Safe Surrender is an offer of assistance to women who might otherwise abandon a newborn. Under existing law a woman who abandons an infant is tracked down by the police. Illegal abandonment can lead to a baby's death and mother's prosecution.
The Alaska Pro-Choice Alliance and Planned Parenthood of Alaska applaud Rep. Eric Croft and Sen. Bettye Davis for introducing the "Safe Surrender" bill. House Bill 29 and Senate Bill 22 allow a parent to surrender a newborn at a designated safe place where someone can attend to the infant's needs. Any parent who relinquishes an unharmed infant under this bill will have total anonymity and is guaranteed not to be prosecuted. Sixteen states have already passed similar laws. President Bush signed the first Safe Surrender bill into law while he was governor in Texas.
The Alaska Pro-Choice Alliance and Planned Parenthood encouraged Rep. Croft and Sen. Davis to introduce the bill to decriminalize infant abandonment. Alaska's open adoption law, while securing adoptees' rights, may deter women from adoption and push them toward abortion. Many of these women do not want their families to know about their pregnancy. There is no guarantee of privacy in open adoption; furthermore, adoption is a complicated and intrusive process. It requires permission from the father, questioning, paper work, etc. Safe Surrender is an offer of assistance to women who might otherwise abandon a newborn. Under existing law a woman who abandons an infant is tracked down by the police. Illegal abandonment can lead to a baby's death and mother's prosecution.
It is an unfortunate reality that 64 percent of pregnancies in the U.S. are unintended. Alaska has one of the highest rates of rape in the country. In our society, the woman bears the burden of fault and responsibility for an illegitimate child. A pregnant teen may fear reprisal from a parent, which could include physical abuse or being kicked out of her home. Psychologists know a teen can be in "massive denial" of a pregnancy, if she feels she has few choices. In a relationship, the risk of violence to a woman increases when an unintended pregnancy occurs. Unwanted or ill-timed children are frequently the object of abuse and neglect.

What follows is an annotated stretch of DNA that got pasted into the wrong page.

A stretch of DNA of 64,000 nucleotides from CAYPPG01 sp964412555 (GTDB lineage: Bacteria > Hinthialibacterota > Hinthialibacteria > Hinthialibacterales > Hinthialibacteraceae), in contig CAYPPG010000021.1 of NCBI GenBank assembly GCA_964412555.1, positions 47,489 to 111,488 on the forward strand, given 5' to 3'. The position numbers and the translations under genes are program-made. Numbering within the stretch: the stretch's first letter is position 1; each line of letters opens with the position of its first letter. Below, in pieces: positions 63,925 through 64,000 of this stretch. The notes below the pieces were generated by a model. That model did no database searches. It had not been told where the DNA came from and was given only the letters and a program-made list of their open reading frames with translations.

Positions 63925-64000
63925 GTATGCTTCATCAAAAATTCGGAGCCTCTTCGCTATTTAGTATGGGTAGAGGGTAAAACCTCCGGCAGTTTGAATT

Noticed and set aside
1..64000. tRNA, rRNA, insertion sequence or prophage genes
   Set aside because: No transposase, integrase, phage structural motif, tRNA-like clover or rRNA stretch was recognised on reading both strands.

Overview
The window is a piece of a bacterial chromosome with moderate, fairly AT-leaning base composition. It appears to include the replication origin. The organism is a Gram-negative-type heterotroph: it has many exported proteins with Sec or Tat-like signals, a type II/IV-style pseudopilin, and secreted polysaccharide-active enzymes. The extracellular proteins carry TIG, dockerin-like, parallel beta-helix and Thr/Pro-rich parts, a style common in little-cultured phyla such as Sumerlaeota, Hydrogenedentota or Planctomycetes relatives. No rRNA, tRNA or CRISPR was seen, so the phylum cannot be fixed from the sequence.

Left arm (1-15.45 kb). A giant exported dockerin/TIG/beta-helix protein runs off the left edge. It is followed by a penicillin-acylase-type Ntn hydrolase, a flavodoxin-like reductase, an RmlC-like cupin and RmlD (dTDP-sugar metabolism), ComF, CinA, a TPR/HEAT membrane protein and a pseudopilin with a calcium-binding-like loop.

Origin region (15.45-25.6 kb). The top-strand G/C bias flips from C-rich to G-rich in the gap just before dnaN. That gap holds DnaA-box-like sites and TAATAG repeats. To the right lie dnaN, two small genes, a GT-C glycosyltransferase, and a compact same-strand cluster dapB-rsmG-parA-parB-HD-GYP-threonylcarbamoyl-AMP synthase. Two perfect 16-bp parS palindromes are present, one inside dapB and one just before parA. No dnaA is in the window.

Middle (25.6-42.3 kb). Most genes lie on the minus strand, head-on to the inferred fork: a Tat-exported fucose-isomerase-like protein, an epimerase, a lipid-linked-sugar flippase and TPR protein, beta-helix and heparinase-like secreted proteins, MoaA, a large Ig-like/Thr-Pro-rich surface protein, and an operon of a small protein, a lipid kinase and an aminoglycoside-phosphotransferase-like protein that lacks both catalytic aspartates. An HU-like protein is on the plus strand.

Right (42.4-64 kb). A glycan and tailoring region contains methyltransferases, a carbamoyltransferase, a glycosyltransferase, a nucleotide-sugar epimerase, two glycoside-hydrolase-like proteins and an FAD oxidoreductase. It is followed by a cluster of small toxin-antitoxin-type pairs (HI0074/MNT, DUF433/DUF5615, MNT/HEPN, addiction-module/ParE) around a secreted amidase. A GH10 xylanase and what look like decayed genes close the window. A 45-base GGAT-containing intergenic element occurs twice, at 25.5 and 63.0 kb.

This is a first step. Safe Surrender does not address the societal ills that lead to unintended pregnancy and the drastic acts of infanticide and abandonment. Teens need to know if they make a mistake they will be treated compassionately by their family and society. Young people need to have honest and medically accurate sex education. We need enhanced out-reach support for at-risk parents. Greater access to birth control, including insurance coverage of all FDA approved contraception should be made available.
Ultimately a change in attitude is needed in our country. Women are objectified. Advertising urges us to buy through sexual innuendo. Many movies and television shows imply that sex is the "absolute high." In these mediums the consequences of sex remain invisible or minimized. Until this changes, the unspoken message we send our children is have sex, have sex, have sex. Censorship is not the answer. The responsibility is ours as individuals to change our attitudes, our priorities and how we spend our time and money.
Sen. Davis was an adopted child. She fully supports Safe Surrender. This legislation would help prevent child abuse, neglect and encourage adoption. Safe Surrender helps women take responsible action in a difficult situation. The bill should have the full support of both the pro-choice and anti-abortion communities. The Alaska Pro-Choice Alliance and Planned Parenthood encourage everyone - churches, child advocates, women's organizations to join us in support of Safe Surrender.
Anna Franks is executive director of Planned Parenthood of Alaska; Beth Landon chairs the Alaska Pro Choice Alliance.
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